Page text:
Album Reviews

Jeffrey Foucault

Salt As Wolves

Artist:     Jeffrey Foucault

Album:     Salt As Wolves

Label:     Blueblade

Release Date:     10/16/2015

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There’s a mesmerizing, kind of dusky, stark, but natural and engaging sound when Jeffrey Foucault and guitarist Bo Ramsey get together. The two Midwesterners first plied this bluesy dual guitar sound on Foucault’s 2006 Ghost Repeater. Aside from the title track of that album, this one has more robust songs in total– Foucault’s vocals are stronger, and the album has a looser feel to it, fitting for the title, which is a phrase from Othello describing boldness. Foucault and Ramsey use space very well, letting some notes ring while always playing compatibly. Recorded live to tape in Minnesota, the rural feel comes through directly as if you can close your eyes and see swirls of dust and hear the occasional gusts of prairie wind.

In addition to Ramsey, Foucault has assembled a group of players that he has been playing with over the last several years. Drummer Billy Conway and bassist Jeremy Moses Curtis play in Foucault’s band Cold Satellite, and vocalist Caitlin Canty has a wonderful 2015 release, Reckless Skyline, that Foucault played on and produced. Their tight knit chemistry evident as they frame Foucault beautifully.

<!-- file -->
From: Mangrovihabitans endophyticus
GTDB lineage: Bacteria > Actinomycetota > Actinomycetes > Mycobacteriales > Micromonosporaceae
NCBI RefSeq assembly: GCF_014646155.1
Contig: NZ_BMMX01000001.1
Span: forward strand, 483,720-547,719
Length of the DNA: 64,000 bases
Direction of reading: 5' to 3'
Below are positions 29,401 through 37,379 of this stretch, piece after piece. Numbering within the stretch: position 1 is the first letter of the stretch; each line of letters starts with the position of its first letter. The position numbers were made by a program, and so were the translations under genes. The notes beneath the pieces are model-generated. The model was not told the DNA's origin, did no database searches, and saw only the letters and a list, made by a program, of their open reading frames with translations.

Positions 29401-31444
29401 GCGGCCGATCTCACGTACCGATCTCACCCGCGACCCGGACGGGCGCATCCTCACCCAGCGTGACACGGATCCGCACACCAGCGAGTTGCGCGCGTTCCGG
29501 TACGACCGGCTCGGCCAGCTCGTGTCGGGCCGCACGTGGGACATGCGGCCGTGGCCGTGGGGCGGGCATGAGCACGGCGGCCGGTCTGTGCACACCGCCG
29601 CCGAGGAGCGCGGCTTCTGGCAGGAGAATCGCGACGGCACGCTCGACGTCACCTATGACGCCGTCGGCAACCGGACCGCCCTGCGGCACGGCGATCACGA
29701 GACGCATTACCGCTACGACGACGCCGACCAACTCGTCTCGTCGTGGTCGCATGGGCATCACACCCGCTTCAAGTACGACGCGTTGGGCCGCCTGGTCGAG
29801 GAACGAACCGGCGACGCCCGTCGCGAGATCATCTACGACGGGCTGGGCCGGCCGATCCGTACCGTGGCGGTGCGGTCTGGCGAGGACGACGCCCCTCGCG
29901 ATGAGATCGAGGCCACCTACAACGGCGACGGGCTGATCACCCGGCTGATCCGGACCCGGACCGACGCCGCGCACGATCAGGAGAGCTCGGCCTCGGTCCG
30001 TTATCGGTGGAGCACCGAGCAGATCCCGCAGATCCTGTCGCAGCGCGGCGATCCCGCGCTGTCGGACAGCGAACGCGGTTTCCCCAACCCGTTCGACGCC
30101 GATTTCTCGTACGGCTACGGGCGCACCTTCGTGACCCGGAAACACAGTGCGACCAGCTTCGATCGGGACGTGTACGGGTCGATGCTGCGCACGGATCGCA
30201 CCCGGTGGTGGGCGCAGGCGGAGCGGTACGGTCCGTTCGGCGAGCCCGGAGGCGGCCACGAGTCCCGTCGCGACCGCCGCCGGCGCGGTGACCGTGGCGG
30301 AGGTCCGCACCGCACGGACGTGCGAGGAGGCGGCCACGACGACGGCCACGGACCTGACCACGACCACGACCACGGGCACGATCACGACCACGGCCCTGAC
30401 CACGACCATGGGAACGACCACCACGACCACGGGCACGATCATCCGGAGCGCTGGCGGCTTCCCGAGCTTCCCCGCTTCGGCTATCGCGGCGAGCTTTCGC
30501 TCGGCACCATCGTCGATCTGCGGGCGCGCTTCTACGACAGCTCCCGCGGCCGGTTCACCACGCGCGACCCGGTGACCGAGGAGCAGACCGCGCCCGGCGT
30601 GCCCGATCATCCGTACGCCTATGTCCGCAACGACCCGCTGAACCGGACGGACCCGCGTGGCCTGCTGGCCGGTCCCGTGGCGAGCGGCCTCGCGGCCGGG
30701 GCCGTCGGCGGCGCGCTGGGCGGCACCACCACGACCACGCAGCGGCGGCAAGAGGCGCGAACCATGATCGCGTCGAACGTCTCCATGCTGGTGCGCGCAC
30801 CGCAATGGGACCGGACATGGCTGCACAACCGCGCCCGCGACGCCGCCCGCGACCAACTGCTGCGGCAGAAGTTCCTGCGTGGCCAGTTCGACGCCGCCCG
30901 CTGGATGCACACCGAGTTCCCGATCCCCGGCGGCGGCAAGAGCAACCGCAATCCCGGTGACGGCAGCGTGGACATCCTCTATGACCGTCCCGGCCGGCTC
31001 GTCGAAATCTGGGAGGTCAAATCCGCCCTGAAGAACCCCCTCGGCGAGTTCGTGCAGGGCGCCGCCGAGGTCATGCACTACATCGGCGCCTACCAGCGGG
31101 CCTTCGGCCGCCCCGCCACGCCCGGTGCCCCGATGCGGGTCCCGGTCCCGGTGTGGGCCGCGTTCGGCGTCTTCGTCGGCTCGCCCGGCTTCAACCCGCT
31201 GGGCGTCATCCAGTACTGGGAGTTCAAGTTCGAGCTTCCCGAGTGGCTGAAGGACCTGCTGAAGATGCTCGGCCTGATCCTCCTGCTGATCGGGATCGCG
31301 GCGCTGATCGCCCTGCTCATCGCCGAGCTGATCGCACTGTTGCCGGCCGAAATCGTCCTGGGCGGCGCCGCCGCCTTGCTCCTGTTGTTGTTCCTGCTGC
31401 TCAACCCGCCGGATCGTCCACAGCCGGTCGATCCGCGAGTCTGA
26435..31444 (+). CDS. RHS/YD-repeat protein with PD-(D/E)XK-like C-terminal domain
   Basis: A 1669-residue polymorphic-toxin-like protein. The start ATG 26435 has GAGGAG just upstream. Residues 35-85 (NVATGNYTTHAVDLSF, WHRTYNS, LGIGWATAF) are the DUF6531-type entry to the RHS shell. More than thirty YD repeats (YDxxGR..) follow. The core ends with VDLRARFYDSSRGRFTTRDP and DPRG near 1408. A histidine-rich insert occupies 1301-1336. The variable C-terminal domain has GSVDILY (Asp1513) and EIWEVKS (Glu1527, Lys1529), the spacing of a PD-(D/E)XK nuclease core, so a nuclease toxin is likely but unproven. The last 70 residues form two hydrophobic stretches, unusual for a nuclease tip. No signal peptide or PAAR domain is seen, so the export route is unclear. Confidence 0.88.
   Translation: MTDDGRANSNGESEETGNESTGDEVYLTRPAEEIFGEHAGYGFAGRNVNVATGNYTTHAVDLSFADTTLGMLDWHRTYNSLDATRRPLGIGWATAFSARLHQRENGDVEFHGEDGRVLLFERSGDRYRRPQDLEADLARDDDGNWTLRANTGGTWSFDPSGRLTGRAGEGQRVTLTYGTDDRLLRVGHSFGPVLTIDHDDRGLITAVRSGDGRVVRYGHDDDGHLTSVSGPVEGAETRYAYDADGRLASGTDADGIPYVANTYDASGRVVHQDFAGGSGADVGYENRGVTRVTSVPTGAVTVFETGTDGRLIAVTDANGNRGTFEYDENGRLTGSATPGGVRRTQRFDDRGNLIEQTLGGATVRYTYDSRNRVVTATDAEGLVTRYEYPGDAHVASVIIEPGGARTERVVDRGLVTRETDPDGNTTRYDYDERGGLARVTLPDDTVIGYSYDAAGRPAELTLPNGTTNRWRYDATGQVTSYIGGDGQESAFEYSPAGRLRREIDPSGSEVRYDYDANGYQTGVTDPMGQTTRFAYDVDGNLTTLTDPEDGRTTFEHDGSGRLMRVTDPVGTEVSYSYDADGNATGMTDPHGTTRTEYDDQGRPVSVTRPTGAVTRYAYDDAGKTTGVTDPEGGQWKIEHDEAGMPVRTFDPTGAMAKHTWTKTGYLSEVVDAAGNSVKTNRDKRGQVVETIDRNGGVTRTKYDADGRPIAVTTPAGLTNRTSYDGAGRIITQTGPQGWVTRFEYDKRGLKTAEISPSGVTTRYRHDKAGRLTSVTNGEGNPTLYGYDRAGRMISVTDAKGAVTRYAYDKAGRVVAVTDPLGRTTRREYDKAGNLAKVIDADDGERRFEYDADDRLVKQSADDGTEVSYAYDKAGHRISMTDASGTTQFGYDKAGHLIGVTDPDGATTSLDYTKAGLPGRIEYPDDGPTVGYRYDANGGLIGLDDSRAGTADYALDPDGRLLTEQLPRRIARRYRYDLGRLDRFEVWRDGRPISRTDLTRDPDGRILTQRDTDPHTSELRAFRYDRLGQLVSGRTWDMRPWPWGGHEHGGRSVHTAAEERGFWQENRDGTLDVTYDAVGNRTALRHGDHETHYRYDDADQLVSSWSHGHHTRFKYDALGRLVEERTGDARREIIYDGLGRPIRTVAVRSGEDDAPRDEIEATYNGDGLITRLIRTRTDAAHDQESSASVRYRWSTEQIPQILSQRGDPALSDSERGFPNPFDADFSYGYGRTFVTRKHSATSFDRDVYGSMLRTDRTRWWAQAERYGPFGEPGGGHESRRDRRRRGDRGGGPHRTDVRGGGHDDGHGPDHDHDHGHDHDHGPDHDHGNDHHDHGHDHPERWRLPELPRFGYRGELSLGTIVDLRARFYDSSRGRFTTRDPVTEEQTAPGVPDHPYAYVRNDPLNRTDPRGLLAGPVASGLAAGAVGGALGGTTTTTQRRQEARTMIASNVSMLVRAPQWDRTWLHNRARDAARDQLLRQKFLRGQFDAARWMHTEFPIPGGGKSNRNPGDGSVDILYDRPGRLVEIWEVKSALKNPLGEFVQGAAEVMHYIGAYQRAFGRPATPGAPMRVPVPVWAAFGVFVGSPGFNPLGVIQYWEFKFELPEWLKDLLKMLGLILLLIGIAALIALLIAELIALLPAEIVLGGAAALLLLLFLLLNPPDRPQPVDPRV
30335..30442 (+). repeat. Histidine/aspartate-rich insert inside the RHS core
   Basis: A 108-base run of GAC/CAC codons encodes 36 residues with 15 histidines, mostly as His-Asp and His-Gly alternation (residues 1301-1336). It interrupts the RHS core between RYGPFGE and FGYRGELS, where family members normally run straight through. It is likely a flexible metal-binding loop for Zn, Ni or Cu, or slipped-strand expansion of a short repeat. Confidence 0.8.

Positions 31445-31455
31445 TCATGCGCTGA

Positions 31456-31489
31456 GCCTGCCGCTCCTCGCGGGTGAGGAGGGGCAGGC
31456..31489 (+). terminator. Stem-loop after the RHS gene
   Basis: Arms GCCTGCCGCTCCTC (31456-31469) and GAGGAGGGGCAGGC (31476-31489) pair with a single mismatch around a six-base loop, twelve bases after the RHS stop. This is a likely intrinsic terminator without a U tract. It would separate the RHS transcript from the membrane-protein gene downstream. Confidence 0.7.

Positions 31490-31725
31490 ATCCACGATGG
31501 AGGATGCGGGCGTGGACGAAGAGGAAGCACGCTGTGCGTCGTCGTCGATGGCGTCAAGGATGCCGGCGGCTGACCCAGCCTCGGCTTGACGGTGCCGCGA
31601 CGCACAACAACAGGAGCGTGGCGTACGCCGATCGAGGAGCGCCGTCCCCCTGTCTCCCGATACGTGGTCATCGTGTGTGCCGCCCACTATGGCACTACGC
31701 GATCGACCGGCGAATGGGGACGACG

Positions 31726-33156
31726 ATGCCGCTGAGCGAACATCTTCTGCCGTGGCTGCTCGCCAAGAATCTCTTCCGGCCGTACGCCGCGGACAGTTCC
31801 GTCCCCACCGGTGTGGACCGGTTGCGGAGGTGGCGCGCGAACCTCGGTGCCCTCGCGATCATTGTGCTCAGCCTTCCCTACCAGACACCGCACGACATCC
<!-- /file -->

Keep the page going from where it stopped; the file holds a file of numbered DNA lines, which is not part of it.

This is Foucault’s fifth solo release, and each time out he reveals literate songs and an ability to produce raw power in a stripped-down way. Songs like “Left This Town” reflect his mastery of basic rock ‘n’ roll. As he describes it, “(It’s) one of the first songs I wrote for Wolves record… If Salt As Wolves is a reckoning – with the past, with the things I was raised on, ghosts and lovers, leaving town and becoming a stranger – “Left This Town” is where the yelling happens… We got this song in two takes, and it’s just TOUGH; No solo, no halftime bridge, no one gets fancy. The band just lays it down.” The lower tempo tracks might remind you of vintage country blues with hypnotic qualities of John Lee Hooker, or in more contemporary terms, Otis Taylor. And the late Jessie Mae Hemphill’s spirt is present on two selections. This mix of blues and ballads together make this Foucault’s best album, of which these songs especially stand out: “Slow Talker,” “I Love You (And You Are a Fool),” “Oh Mama” and “Rico.” As in the title of the last track, “Take Your Time” – do that with this album. As you dig deeper, you’ll appreciate Foucault’s immense talents.

– Jim Hynes

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